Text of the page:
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Title: Nanostructured metal-oxide materials for dye-sensitized solar cells
Keywords: Solar Cell, Titanium Dioxide, Iron oxide, Nanoparticle, Mesoporous, Nanotube
Issue Date: 12-Jul-2011
Citation: AGARWALA SHWETA (2011-07-12). Nanostructured metal-oxide materials for dye-sensitized solar cells. ScholarBank@NUS Repository.
Abstract: Global warming and depletion of fossil fuels have sparked extensive research for clean energy sources such as solar cells around the world. Dye-sensitized solar cells (DSSC) are currently subject of intense research as a low-cost photovoltaic device. Among the versatile group of semiconductors nanostructures used for this device, metal-oxides stand out as one of the most common and most diverse classes of materials with extensive structural, physical and chemical properties and functions. The structure, properties and function of small oxide domains, however, depend sensitively on their sizes and shapes. The nanostructured metal oxides offer many new opportunities to study fundamental surface processes in a controlled manner and thus lead to fabrication of new devices. The main objective of this work is to synthesize nanostructures of titanium dioxide and iron oxide and understand their growth mechanisms; so that theoretical and practical foundations for future large-scale production of these nanostructures can be laid. In this work the possibility of using the synthesized morphologies as new electrode material for DSSC is explored. Functionality of various nanostructures is investigated through chracterization of microstrcture, electronic properties and optical properties. The metal-oxide nanostructures are promising materials to improve the efficiency of DSSC due to enhancement of surface area, light trapping and efficient electron transport. Solution based synthesis mechanism is adopted to grow these nanostructures. We understand the role of morphologies on electron transport and thus deduce the main reason for electron and efficiency loss. Another part of the thesis deals with addition of different additives and counter ions in iodide based quasi-solid electrolyte system. The work involves optimizing the quasi-solid electrolyte in order to be effective in DSSC. We explain and understand the practical advantages of the new electrolyte systems in comparison to the classic quasi-solid state electrolytes. The thesis is organized into eight chapters. Chapter 1 presents an extensive literature review, necessary to understand the materials and device functioning. Chapter 2 introduces the materials and methods applied in the present study. This includes synthesis of materials, fabrication of solar cell device and characterization techniques to investigate the working of the nanostructures and device performance. Chapter 3 describes the use of high surface area mesoporous TiO2 film in DSSC. This chapter also discusses the influence of incorporating scattering centers in the TiO2 film and its effects on the solar conversion efficiency of DSSC. Chapter 4 discusses the process of anodization of titanium foil to synthesize TiO2 nanotubes. Effect of TiO2 nanotube parameters and influence of silver (Ag) nanoparticles is studied on the efficiency of DSSC. Chapter 5 demonstrates a material shift for the photo-electrode by discussing Fe2O3 nanoflowers and their effects on DSSC. This chapter discusses the possible growth mechanism of such unique nanostructures and finds a relation between the structure and its function in DSSC. The main aim of chapter 6 is to develop a stable and filler-free quasi-solid state electrolyte system. Results and discussion section of this chapter throws light on the intricate working of this novel LiI and KI based iodide electrolyte. Chapter 7 concludes the thesis and finally, chapter 8 gives some directions for future work.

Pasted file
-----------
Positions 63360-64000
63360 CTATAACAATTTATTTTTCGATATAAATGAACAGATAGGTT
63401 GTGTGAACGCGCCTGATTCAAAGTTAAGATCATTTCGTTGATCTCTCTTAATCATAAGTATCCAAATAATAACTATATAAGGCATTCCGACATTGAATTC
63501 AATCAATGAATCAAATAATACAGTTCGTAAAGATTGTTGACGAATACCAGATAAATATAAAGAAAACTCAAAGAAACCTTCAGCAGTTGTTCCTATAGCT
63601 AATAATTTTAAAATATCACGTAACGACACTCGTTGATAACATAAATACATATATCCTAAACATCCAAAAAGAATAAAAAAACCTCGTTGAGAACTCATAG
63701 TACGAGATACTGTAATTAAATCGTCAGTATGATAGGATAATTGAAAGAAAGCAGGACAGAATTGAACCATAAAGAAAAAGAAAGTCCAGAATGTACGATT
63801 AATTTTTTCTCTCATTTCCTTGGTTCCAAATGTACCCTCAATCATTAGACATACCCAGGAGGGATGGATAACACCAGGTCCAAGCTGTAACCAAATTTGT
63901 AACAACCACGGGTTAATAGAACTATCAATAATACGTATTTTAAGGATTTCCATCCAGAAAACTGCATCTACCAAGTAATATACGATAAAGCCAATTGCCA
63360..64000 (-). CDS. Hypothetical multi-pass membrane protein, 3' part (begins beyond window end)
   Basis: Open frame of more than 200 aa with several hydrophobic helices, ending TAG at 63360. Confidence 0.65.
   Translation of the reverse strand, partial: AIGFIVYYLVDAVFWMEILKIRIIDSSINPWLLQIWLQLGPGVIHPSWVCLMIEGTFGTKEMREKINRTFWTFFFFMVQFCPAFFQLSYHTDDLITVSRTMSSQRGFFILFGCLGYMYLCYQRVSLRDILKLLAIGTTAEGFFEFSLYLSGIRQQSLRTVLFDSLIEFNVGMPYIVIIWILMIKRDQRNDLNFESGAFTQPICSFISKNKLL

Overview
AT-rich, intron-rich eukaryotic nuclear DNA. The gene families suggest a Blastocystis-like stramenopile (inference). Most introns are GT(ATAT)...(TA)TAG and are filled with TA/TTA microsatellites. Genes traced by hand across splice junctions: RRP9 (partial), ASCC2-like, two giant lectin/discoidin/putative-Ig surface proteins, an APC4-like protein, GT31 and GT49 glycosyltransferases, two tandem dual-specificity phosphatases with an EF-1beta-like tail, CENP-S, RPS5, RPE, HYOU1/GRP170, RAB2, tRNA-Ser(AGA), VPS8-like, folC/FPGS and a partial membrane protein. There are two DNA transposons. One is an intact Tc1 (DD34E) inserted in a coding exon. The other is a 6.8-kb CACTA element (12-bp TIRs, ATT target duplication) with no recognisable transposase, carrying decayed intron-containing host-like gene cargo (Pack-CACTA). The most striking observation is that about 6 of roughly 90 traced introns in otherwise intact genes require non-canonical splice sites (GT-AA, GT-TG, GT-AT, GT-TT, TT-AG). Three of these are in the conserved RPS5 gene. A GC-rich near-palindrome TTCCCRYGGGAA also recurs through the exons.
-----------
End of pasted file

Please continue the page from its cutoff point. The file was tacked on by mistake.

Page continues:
Appears in Collections:Ph.D Theses (Open)

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